This deciduous shrub blooms with deep yellow flowers in areas usually too cold for most variety of forsythia. New Hampshire Golden Forsythia is finer branched and more compact than other forsythia, and it is an easy and excellent way to bring early color to your springtime landscape. This is a great choice if you live in a cold, windy spot. It is a shrub that grows up to seven feet high and up to eight feet wide, which is not as tall as other forsythia. Used as a border, it makes an excellent privacy screen. Its habit is drooping and mounded, and the blossoms arrive in late winter or early spring for a beautiful display of golden blossoms. The flowers bloom before the foliage appears. Weakly acidic soil is best, and the shrub thrives in U.S, Hardiness Zones 3-8. Privet plants works well with forsythia shrubs too. The dark green adds character to the yellow blooms.
It grows best in full sun and well-drained soil, but it tolerates a wide spectrum of growing conditions. It is deer resistant, pest resistant, and drought tolerant. This shrub grows quickly, and it is easy to plant and transplant. Planting a newly acquired forsythia in spring or early fall will ensure best growth. It should be planted far from buildings, walls and decks to allow roots and branches to spread freely. Monitor watering for the first two years, until the plant is well established. It will need to be watered weekly and deeply throughout the first growing season. After this point, it will be well enough established to survive without too much water maintenance. This Forsythia's companion plants include Blue Spruce, Privet and Fritillaria.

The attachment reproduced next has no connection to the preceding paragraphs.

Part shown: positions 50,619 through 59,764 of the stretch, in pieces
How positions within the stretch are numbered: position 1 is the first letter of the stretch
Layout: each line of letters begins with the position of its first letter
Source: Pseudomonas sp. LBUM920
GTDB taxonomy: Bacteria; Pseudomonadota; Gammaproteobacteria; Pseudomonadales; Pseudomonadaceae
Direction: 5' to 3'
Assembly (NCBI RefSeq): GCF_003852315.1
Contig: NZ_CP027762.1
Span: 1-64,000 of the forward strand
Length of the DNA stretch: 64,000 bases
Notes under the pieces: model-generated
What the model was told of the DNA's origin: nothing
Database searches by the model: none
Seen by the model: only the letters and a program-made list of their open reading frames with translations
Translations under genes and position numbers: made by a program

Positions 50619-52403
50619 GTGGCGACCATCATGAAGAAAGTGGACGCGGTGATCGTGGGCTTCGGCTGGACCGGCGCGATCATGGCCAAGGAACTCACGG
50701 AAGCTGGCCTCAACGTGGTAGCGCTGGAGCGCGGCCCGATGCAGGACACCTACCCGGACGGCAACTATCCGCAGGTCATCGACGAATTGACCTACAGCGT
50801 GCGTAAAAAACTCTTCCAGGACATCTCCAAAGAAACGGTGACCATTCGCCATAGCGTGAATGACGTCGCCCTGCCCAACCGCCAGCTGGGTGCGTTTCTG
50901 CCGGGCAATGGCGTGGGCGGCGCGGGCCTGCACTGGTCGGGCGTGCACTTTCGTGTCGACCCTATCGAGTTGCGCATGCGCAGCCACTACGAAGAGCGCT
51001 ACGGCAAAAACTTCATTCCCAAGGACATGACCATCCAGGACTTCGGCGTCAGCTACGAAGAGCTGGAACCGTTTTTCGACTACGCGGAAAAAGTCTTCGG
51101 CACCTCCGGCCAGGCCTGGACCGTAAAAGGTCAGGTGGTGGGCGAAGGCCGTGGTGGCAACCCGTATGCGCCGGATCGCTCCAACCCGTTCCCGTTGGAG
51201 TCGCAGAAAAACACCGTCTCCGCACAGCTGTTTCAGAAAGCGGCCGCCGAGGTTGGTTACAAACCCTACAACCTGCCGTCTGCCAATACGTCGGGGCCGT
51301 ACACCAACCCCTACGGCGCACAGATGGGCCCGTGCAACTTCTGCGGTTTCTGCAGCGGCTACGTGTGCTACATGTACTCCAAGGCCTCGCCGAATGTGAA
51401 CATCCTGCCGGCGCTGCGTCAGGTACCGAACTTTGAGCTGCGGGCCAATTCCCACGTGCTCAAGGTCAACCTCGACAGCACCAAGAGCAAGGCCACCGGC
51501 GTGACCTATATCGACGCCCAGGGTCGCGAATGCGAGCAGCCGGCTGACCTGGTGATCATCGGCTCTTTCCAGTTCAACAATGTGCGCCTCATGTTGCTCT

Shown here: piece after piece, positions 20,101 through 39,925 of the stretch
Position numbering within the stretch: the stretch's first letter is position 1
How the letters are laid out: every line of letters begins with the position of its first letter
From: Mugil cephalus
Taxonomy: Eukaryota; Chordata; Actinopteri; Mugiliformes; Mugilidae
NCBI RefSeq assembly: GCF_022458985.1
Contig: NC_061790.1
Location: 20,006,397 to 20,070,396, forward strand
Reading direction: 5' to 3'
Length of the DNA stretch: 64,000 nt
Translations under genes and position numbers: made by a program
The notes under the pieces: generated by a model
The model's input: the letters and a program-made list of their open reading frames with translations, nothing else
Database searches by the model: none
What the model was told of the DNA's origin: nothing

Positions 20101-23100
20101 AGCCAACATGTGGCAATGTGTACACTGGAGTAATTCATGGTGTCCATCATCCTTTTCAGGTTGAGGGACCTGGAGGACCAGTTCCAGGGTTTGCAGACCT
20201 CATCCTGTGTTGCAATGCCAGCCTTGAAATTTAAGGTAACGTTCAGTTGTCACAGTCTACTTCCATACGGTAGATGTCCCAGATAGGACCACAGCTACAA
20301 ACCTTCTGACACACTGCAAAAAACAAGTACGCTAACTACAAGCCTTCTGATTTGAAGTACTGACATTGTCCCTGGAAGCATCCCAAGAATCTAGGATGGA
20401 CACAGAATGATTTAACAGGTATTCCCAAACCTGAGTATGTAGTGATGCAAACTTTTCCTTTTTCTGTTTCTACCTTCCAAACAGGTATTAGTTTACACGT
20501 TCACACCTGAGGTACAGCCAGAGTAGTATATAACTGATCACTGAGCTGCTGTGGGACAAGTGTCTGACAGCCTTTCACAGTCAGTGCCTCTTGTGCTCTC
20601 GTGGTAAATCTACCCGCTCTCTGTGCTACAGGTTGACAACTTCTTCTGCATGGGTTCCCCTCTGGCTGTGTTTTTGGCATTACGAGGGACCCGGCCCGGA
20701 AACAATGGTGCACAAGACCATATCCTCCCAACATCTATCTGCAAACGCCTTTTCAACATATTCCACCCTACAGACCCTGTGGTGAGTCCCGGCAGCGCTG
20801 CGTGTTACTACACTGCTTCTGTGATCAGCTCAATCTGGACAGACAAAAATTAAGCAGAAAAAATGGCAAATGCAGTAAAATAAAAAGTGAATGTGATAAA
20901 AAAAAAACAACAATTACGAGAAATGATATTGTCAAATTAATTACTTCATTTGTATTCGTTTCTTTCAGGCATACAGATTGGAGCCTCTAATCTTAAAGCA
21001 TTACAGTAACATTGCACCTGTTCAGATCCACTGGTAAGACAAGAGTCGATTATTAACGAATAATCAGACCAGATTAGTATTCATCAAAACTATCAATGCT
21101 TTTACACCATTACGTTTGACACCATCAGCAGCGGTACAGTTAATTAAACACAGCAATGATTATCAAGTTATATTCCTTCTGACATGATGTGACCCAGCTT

New Hampshire Gold Forsythia works well as a specimen, in a group or in mixed borders. The leaves will take on a surprising red and purple tint in the fall. For natural, early indoor color, the stems can be cut in winter and made to bloom indoors in water. No protection from the cold is necessary in winter. In the spring, apply a balanced fertilizer according to the package. Pruning one-third of the old wood after blooming will help the shrub maintain its shape and size. As with other forsythia, the buds grow in the summer and fall, and then open in the following springtime. This shrub does not produce significant fruit. New Hampshire Gold Forsythia is a cross between Korean Forsythia and Forsythia Hybrid 'Lynwood,' and was developed in New Hampshire. Its scientific name is Forsythia x New Hampshire Gold.